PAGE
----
The Disney•Pixar animated feature Coco is an absolutely perfect love letter to family that will make you laugh and cry, want to know more about your heritage, and celebrate where you came from. Despite a generations-old ban on music, 12-year-old Miguel (voiced by Anthony Gonzalez) dreams of becoming an accomplished musician like his idol, Ernesto de la Cruz (voiced by Benjamin Bratt), and in an act of desperation to prove his talent, Miguel finds himself in the Land of the Dead, a stunning world filled with color and beauty. Once there, he meets the charming Héctor (voiced by Gael García Bernal), who helps Miguel learn the real story behind his family history before he returns home.
At the film’s press junket, Collider got the opportunity to chat 1-on-1 with Edward James Olmos (who voices Chicharrón, a friend of Héctor that is fading as his family’s memories of him fade) about what it means to him to be a part of a project like Coco, how he got involved with the film, how his character evolved, why he never felt that he needed to develop a full backstory fo Chicharrón, outside of what was in the script, the importance of knowing where you come from, and why he wishes the President would see the film. He also talked about signing on for the Mayans MC TV series from Kurt Sutter (Sons of Anarchy) and FX and the unusual decision to reshoot the pilot, as well as what it means to him to have been a part of the groundbreaking TV series Battlestar Galactica.
Collider: How did you get involved with Coco?
EDWARD JAMES OLMOS: They came to me and invited me to Pixar, where they literally wined and dined me at their studio, and then they told me about the story. They didn’t tell me everything about it and what the twists were, which I’m very grateful for. That way, I was caught just like everybody else. I remember sitting there in heaving sobs, thinking about my own grandmother, my own relatives and those that have gone already. Emotionally, it was just like, “Wow!” The whole idea was achieved and attained. My character, which I was very proud of playing, is in one scene, but people who see the movie understand the depths of what we’re talking about, in that moment. If no one thinks about you anymore or remembers you, you disappear and vanish. I hadn’t thought about my grandparents in awhile, but I started to think about the stories that I could tell about my life with them and what I remember. My father is gone and my mother is 91, and we already tell stories about her. It’s fun!
This film is an absolutely perfect love letter to family, and it’s such a beautiful story about cultures and traditions that we haven’t gotten to see, in this way, with gorgeous songs and characters that makes audiences laugh and cry. What does it mean to you to be a part of this film?
OLMOS: I think it’s the single most effective movie that I’ve seen in recent memory, that will allow the unification of people not only to their families, but to humanity. Everybody has their own way of remembering and every culture has their traditions. When you compare the similarities and differences to other cultures, you start to learn about them and appreciate them. Whether it’s the Japanese or the Africans, they all have ways of conjuring spirits and the support of those who have gone before them. This is so unique and so colorful, and it’s very true to exactly what happens. We do it every year, and it usurps Halloween. Halloween is a different kind of feeling, and it usurps it because it’s so much more fun. We all get together and talk and have a party, remembering and telling stories, and we all laugh because the stories are hysterical.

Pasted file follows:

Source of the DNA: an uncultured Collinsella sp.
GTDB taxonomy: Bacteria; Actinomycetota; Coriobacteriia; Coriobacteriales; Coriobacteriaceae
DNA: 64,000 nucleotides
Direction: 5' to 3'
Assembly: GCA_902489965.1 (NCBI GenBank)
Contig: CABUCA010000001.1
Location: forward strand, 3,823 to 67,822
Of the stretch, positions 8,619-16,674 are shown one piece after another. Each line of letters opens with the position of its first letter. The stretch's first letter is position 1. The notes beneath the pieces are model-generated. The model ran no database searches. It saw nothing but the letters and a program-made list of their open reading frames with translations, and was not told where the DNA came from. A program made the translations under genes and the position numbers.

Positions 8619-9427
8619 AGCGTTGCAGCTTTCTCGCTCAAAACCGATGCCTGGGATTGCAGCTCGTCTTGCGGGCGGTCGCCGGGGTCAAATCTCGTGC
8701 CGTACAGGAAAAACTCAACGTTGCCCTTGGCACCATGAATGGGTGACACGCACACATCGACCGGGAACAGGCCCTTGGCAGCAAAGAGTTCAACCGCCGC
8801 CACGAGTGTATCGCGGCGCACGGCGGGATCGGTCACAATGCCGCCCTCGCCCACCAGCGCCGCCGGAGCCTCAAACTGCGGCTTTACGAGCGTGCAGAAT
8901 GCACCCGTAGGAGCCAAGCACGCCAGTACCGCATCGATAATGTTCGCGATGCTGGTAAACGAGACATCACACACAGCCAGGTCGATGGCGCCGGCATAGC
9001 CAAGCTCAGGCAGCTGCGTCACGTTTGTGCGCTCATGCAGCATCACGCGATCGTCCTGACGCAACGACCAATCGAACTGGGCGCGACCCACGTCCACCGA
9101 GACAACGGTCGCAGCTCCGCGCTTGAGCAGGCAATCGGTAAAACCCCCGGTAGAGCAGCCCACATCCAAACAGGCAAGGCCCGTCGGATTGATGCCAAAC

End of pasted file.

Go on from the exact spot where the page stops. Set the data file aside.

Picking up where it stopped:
When did you get to see the look of your character? Was it prior to starting your voice work on the film?
OLMOS: They had talked to me about it, and then the stuff that I saw when I got there was light sketches of character, but they hadn’t really finished it yet. I did the film two years ago. They’ve been worked on it for about six years. It took them a long time. When I did the voice, I went in to do it by myself with the director, and it came to life and went from there. They photographed me while I was doing it to get some mannerisms and intent from me, and drew from there. The character was already well designed and was totally written already, so I had the responsibility of creating a reality for the words they had written down. I loved it. I found it to be a wonderful process.
Did you ever think about who Chicharrón was in life, and how do you think that affected who he was when we meet him in the state that he’s in?
OLMOS: I didn’t go back and build an entire bible on the character. It was so well defined, what the situation was, that I didn’t have to invent anything. I just used myself and realized what the moments were and what was happening when he asked Héctor to sing the song. When you hear that love song to one of his great loves, who knows what love that was. Was it the first attempt? Was it his wife? Everything about this movie is endearing. You leave feeling really good about yourself and you really think about your ancestors.
You were announced as doing the Mayans MC TV series with Kurt Sutter and FX, and then they decided to reshoot the pilot. Are you still doing that?
OLMOS: Yeah. Talk about the dark side of the culture! It doesn’t get darker than Sutter and motorcycle gangs. Sons of Anarchy was just incredibly dark.
Is it challenging to sign on to something that you presumably believe in and see the potential of, shoot a pilot, and then have to go back and reshoot it?
OLMOS: Yeah, I’ve never done that, and I’ve been doing this a long, long time. I’ve had shows that didn’t go forward, but to actually shoot the entire pilot over again, I’ve never done that. I’m sure it’s been done, but I hadn’t done it. It’s amazing that they decided to do that.